Producer: Nick Dolin.
*Lolo Jones. Entering the Women’s 100M Hurdles at the 2008 Beijing Olympics, Lori “Lolo” Jones was the favorite to capture gold, but she tripped while attempting to clear the penultimate hurdle, finishing seventh. While this stumble was a huge blow to her career, it was also just another adversity to overcome. Jones’ difficult childhood included stretches of homelessness, thanks to a father who was in and out of prison and a mother who struggled financially. But she went on to win three NCAA titles, earn 11 All-American honors at LSU and capture gold medals at the World Indoor Championship. In this REAL SPORTS/Sports Illustrated collaboration, correspondent Mary Carillo sits down with the 29-year-old to talk about then and now, as she prepares for what could be her last shot at Olympic gold.
Producer: Chapman Downes.
*Ray Greenhalge. When Ray Greenhalge was born seven weeks prematurely, doctors said he would never walk or talk as a result of the debilitating muscle disorder cerebral palsy, as well as severe fluid on the brain. Now, 26 years later, he’s probably more talkative and physically active than most his age – an age many feared he wouldn’t reach. The nephew and godson of retired boxer Micky Ward, best known for his historic trilogy of fights with Arturo Gatti in 2002 and 2003, Greenhalge has a unique passion for boxing, which gives him a sense of direction. He also proves to be every bit as tough as his uncle, with whom he spars ten rounds every Saturday, as well as engaging in two- to three-hour daily gym workouts. REAL SPORTS correspondent Bernard Goldberg travels to Massachusetts to hear Greenhalge’s inspirational story.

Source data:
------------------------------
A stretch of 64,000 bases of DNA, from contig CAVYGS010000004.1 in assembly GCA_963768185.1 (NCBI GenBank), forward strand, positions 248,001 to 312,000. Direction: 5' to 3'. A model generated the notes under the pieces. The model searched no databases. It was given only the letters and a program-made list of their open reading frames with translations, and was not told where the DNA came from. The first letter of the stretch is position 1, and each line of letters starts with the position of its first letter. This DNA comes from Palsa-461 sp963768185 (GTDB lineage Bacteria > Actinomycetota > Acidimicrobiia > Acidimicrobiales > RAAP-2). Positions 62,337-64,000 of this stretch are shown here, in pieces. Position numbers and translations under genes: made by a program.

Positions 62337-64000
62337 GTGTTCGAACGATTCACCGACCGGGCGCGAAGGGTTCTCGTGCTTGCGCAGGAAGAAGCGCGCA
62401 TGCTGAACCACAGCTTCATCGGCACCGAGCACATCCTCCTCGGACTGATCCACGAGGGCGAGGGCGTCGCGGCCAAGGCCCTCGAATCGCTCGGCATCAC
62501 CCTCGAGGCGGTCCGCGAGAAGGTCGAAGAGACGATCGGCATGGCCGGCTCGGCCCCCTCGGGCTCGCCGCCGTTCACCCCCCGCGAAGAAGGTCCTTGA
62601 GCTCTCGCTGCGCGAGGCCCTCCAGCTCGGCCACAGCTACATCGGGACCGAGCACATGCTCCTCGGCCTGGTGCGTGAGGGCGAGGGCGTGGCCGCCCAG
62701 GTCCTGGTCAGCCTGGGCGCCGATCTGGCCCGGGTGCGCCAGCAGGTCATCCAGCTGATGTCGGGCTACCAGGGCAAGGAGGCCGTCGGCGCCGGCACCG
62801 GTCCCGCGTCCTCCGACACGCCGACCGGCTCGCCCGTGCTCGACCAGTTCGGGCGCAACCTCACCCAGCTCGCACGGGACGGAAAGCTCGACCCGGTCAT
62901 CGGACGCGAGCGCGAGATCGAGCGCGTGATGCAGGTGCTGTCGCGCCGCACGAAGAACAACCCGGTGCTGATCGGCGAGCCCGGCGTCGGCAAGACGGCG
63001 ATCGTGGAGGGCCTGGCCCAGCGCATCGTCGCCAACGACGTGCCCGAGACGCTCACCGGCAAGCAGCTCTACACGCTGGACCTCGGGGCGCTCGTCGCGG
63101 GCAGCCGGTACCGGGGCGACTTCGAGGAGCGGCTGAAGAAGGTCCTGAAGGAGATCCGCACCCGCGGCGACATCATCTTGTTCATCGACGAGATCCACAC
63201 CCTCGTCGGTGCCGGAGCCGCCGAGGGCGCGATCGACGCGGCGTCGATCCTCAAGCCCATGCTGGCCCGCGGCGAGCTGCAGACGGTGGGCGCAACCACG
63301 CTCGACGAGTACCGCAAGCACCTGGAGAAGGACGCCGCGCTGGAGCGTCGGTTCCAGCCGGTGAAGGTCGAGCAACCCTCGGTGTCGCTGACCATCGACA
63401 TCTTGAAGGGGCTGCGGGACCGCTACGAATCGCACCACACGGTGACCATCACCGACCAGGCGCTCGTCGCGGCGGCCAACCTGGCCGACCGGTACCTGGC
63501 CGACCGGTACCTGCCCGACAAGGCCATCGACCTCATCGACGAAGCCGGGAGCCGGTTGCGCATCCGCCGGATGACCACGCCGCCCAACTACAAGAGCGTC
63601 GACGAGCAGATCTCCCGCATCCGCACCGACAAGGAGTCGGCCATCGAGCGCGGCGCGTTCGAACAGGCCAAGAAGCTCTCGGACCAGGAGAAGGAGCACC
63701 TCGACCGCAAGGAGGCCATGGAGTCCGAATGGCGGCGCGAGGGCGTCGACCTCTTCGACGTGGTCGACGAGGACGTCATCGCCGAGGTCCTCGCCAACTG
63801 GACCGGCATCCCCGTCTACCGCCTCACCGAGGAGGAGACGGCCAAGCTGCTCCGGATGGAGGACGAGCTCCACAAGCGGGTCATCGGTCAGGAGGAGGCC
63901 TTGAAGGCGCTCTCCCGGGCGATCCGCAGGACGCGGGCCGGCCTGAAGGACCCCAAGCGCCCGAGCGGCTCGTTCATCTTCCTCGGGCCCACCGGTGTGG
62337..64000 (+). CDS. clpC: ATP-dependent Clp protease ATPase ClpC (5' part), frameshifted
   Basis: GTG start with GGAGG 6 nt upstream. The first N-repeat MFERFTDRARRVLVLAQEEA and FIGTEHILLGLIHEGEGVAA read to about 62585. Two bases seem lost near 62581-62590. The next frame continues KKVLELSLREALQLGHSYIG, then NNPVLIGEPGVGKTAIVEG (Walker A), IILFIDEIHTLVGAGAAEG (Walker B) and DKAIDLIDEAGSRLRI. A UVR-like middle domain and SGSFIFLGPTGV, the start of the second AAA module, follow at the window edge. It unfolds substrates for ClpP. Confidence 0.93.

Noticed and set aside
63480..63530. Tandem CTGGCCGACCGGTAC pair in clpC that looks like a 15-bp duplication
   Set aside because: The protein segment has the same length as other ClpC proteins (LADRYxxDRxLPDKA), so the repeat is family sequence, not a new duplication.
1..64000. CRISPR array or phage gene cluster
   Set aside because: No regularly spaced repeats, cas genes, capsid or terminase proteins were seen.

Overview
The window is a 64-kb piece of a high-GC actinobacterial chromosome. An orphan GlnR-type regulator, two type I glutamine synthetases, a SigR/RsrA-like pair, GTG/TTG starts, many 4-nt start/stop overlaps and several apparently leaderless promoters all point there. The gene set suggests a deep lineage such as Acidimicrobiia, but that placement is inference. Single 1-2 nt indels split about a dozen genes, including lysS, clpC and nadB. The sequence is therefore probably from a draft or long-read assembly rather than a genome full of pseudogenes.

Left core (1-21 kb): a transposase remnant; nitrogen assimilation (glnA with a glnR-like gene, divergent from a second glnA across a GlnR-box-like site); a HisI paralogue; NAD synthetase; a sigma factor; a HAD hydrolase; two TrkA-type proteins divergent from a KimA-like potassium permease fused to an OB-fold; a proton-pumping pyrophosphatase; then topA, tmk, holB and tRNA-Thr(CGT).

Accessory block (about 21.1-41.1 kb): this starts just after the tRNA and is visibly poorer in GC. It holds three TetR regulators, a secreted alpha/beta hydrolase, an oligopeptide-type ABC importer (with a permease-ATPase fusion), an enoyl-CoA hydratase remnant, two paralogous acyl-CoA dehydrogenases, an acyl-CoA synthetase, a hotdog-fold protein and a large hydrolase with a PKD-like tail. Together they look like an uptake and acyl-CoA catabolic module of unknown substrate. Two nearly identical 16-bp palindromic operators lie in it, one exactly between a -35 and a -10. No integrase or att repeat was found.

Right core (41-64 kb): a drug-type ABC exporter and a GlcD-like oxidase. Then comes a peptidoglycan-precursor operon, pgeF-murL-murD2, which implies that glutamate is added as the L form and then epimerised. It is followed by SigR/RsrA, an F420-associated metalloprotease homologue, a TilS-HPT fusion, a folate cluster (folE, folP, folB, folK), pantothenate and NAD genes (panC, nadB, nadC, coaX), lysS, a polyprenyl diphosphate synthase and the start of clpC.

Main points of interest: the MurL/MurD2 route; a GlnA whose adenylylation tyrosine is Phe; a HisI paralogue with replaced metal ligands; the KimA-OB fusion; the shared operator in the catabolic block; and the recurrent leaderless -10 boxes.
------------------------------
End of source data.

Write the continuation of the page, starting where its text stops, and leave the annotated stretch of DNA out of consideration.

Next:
Producer: Michael Tolajian.